Anti-Parkinson drugs are medicines that relieve the symptoms of Parkinson's disease and other forms of parkinsonism. Anti-Parkinson drugs are of two types:
- Levodopa, which is used alone or in combination with carbidopa, restores dopamine levels in the brain. Carbidopa helps make levodopa more effective and reduces some of the side effects that occur when levodopa is taken by itself.
- Anti dyskinetics and anti cholinergics, such as benztropine and trihexyphenidyl, block the effects of other brain chemicals, thereby reducing some of the involuntary tremors.
- Other medicines, such as bromocriptine and pergolide, selegiline, and the antiviral drug amantadine, are also sometimes used alone or in combination with other Anti-Parkinson drugs to treat Parkinson's disease.
Consult your physician regularly, if you are takin Anti-Parkinson drugs. Periodic checking will help you stay away from unwanted side effects. This may also help the physician adjust the dosage if there is a need.
Anti-Parkinson drugs may add to the effects of alcohol and other drugs that slow down the central nervous system, such as antihistamines, cold medicine, allergy medicine, sleep aids, medicine for seizures, tranquilizers, some pain relievers, and muscle relaxants. Before taking Anti-Parkinson drugs inform your physician if you are taking any of the abovesaid drugs.
Anti-Parkinson drugs may interact with medicines used during surgery, dental procedures, or emergency treatment. These interactions could increase the chance of side effects. Anyone who is taking Anti-Parkinson drugs should be sure to tell the health care professional in charge before having any surgical or dental procedures or receiving emergency treatment. Some people feel drowsy, dizzy, or less alert when using these drugs. The drugs may also cause blurred vision. If youare taking Anti-Parkinson drugs, you should not drive, use machines or do anything else that might be dangerous.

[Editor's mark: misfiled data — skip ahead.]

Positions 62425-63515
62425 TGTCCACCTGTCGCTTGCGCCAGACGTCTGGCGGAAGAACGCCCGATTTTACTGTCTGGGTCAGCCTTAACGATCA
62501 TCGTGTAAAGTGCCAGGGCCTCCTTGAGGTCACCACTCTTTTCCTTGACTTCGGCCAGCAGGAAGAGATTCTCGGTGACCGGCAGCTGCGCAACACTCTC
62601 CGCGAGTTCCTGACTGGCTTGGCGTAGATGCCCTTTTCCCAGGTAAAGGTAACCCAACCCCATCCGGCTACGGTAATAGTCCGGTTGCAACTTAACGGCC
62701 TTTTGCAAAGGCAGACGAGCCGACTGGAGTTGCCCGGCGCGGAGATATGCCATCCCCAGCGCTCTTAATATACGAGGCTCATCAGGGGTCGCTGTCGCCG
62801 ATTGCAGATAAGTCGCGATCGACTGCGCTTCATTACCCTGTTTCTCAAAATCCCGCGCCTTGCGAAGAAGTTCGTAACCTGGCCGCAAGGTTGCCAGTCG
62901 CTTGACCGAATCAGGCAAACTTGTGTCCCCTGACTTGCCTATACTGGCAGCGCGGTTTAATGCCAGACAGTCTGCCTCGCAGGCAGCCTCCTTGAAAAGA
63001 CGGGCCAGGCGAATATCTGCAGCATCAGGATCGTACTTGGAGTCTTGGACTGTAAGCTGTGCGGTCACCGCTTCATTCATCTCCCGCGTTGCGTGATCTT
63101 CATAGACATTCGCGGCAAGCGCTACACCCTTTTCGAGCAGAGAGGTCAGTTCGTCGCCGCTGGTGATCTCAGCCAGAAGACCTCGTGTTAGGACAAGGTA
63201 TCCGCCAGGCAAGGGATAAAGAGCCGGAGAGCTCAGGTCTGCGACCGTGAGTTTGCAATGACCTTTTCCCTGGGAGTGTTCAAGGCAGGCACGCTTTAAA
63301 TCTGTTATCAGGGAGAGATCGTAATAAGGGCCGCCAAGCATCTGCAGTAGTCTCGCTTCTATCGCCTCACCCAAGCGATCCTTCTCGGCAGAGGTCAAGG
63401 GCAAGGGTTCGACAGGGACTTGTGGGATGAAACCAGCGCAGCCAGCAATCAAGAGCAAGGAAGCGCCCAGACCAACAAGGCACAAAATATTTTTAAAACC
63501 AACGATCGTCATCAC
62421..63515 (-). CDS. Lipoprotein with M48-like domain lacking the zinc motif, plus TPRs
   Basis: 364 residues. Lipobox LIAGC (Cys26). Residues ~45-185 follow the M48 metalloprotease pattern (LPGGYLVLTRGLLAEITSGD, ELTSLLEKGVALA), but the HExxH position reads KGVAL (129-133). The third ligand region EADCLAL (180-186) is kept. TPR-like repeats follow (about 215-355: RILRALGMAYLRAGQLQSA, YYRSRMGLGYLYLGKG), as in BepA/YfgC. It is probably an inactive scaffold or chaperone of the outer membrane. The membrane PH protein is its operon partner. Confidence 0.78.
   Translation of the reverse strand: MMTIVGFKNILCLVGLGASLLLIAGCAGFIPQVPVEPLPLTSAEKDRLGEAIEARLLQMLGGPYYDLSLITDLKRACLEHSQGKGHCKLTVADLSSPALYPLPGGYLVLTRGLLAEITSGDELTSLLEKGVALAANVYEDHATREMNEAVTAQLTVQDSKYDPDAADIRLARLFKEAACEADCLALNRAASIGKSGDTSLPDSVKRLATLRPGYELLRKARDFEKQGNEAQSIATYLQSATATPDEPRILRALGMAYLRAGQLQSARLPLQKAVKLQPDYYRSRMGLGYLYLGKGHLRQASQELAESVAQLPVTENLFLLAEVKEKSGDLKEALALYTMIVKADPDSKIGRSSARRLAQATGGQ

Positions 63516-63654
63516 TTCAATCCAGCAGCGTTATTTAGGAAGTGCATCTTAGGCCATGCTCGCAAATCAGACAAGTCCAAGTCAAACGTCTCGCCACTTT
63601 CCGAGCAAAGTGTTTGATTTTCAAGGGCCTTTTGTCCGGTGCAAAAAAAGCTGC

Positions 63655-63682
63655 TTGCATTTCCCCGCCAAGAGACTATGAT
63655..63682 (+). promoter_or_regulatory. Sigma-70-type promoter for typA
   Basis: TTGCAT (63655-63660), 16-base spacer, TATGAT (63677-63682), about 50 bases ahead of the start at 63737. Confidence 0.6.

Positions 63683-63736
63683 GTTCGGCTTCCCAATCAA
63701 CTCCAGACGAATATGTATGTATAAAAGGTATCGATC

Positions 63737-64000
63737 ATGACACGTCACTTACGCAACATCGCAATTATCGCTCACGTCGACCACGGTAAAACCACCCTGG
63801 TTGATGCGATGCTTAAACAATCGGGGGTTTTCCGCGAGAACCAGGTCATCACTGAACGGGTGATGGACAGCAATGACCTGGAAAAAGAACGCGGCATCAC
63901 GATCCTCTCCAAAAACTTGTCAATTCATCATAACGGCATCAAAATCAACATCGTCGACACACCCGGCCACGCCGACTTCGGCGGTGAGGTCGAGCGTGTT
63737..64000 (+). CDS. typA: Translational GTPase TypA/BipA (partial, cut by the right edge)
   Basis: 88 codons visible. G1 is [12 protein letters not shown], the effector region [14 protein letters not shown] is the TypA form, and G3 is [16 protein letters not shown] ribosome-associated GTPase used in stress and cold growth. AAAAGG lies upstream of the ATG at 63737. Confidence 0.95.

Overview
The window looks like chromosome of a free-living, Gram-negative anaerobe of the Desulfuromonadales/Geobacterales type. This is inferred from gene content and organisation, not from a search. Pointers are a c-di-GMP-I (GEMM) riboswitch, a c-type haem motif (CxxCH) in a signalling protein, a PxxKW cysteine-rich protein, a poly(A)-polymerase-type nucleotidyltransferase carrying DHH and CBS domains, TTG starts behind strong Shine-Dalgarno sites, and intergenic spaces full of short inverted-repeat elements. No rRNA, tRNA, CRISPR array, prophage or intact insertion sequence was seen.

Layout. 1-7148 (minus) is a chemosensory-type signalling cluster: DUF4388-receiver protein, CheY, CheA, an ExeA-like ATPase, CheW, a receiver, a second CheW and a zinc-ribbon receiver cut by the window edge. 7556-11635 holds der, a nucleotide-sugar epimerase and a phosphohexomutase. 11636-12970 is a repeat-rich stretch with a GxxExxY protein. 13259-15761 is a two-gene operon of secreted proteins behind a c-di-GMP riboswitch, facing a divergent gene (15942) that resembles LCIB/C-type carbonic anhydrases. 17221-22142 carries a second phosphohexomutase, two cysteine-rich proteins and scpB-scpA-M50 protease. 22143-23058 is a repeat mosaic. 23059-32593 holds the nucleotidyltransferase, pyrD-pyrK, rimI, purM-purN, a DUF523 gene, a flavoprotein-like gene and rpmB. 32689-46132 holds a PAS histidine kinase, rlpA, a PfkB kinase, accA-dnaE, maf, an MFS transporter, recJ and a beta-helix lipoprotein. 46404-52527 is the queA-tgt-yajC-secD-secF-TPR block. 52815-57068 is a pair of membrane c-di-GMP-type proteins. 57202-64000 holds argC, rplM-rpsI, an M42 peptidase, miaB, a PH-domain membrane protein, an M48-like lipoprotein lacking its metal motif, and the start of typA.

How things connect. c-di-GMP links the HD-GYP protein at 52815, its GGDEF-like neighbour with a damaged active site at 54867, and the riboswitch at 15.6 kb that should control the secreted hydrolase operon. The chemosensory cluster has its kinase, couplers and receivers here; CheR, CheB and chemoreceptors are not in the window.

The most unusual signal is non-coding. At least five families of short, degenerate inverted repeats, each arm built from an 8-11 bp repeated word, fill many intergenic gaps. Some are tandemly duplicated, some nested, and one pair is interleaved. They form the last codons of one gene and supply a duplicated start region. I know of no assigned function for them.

People taking Anti-Parkinson drugs may sweat less, which can cause the body temperature to rise. Don't let your body overheated especially during exercise or hot weather as overheating could lead to heat stroke. Also avoid hot baths, hot tubs and saunas if you are taking Anti-Parkinson drugs. Diets high in protein may interfere with the effects of levodopa. Hence eat only moderate amounts of protein as prescribed by your physician.
The most common side effects are associated with the central nervous system, and include dizziness, lightheadedness, mood changes and hallucinations. Gastrointestinal problems, including nausea and vomiting, are also common among people who take Anti-Parkinson drugs.
Anti-Parkinson drugs may interact with other medicines. When this happens, the effects of one or both of the drugs may change or the risk of side effects may be greater. Before taking Anti-Parkinson drugs, let your physician know about all other drug you are taking including
- Anti cholinergics
- Central nervous system (CNS) depressants such as medicine for allergies, colds, hay fever, and asthma; sedatives; tranquilizers; pain medicine; muscle relaxants; medicine for seizures; sleep aids; barbiturates; and anesthetics
- Tricyclic antidepressants
- Monoamine oxidase inhibitors
- Anti psychotic drugs
- Vitamin B6(pyridoxine)
- Anti seizure medicines
The list above does not include all the drugsthat may interact with Anti-Parkinson drugs. One has to be sure to check with a physician or pharmacist before combining Anti-Parkinson drugs with any other prescription or nonprescription medicine.